Examine the tires, as well. “There are six of them and they do catch a lot of side wear because they usually operate in deeper mud and dirt,” says Oelfke. Pay attention to the deeper cuts before they become worse. “With today’s technology, you can have those side patches repaired unless they are down by the bead.”
Make sure the tires have been well maintained and that they are properly matched. Beware of trucks with mismatched bias-ply and radial tires.
Documentation and research
“Maintenance records are worth their weight in gold on any asset such as this,” says Olive. “The more component history based on the reports, the better feeling you are going to have on sale day buying that truck at unreserved auction.”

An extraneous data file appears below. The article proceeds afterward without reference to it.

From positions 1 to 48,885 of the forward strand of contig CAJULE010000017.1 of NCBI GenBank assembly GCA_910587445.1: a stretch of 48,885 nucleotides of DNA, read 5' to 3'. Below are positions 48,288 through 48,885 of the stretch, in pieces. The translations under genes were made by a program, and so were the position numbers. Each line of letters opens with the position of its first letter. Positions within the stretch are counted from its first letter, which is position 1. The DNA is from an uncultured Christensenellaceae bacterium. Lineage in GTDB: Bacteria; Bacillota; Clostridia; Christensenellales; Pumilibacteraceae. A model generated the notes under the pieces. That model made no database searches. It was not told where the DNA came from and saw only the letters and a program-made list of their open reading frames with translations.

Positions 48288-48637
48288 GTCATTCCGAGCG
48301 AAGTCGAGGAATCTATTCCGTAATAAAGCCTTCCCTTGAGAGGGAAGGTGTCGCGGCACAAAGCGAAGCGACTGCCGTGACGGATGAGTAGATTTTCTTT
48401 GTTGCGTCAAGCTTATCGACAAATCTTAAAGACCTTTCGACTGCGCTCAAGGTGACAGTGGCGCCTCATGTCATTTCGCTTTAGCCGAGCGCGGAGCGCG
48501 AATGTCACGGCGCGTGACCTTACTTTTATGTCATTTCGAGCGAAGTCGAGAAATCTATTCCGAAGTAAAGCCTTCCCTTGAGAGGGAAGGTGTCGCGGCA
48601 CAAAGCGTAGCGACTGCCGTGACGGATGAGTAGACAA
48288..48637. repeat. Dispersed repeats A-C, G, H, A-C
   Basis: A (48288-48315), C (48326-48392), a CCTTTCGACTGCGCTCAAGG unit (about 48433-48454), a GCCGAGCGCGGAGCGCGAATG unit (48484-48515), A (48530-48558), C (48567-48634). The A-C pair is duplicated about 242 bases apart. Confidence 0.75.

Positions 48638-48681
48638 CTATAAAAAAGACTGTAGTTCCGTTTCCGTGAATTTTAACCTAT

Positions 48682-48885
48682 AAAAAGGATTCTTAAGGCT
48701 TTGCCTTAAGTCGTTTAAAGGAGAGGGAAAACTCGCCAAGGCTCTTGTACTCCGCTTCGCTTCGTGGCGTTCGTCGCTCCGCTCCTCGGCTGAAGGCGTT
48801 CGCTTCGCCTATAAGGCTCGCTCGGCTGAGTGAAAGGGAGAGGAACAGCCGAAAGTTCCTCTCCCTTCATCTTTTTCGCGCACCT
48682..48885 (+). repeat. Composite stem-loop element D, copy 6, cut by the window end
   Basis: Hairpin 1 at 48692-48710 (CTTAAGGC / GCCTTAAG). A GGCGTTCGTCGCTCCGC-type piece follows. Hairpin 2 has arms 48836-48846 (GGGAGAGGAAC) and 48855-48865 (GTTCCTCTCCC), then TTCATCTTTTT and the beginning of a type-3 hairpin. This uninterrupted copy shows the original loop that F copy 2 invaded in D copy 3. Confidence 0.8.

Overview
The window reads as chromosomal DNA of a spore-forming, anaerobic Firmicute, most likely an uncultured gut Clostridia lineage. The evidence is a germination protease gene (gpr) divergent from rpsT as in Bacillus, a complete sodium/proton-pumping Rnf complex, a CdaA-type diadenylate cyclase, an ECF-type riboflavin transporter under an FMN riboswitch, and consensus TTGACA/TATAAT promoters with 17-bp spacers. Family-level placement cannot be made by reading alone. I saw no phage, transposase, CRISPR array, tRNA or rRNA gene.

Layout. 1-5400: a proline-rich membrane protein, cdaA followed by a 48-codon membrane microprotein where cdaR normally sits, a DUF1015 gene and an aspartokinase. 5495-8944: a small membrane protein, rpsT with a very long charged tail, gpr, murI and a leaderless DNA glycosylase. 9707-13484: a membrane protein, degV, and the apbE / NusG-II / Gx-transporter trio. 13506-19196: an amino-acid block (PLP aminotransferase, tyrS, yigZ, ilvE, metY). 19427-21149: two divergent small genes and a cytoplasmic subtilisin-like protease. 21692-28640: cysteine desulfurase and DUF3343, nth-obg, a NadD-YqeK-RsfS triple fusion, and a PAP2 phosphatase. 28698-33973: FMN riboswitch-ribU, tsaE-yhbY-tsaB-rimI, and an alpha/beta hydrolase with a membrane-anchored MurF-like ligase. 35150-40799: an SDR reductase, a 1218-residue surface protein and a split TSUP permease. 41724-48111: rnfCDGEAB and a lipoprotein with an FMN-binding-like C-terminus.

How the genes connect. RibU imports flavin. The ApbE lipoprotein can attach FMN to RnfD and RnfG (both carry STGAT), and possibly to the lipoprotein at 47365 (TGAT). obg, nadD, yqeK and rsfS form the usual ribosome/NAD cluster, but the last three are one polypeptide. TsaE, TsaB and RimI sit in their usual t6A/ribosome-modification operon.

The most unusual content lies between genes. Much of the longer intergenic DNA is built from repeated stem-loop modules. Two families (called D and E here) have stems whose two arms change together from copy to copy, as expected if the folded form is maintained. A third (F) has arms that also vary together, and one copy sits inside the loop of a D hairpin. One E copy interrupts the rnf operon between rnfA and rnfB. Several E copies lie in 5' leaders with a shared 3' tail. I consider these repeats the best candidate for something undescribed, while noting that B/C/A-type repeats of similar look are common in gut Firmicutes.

Be sure to do your research. “Check the maintenance records,” says Olive. “Get a feeling for the work environment the trucks came from. Are the trucks coming from a contractor with a good reputation? Are they coming from a distressed situation? Or are they coming from a contractor who is updating his fleet? That bears a lot of weight in your decision.”
Be sure to ask if any recent inspections have been performed. “We run everything that we trade through a shop,” says Oelfke. “We can potentially catch anything that is coming up so the customer isn’t surprised. We don’t want him to feel like he isn’t getting what he purchased.”
Also check comparable prices and understand the current market value. Companies such as Ritchie Bros. post the results of their auctions along with machine descriptions. This can be a good indicator of the current market value.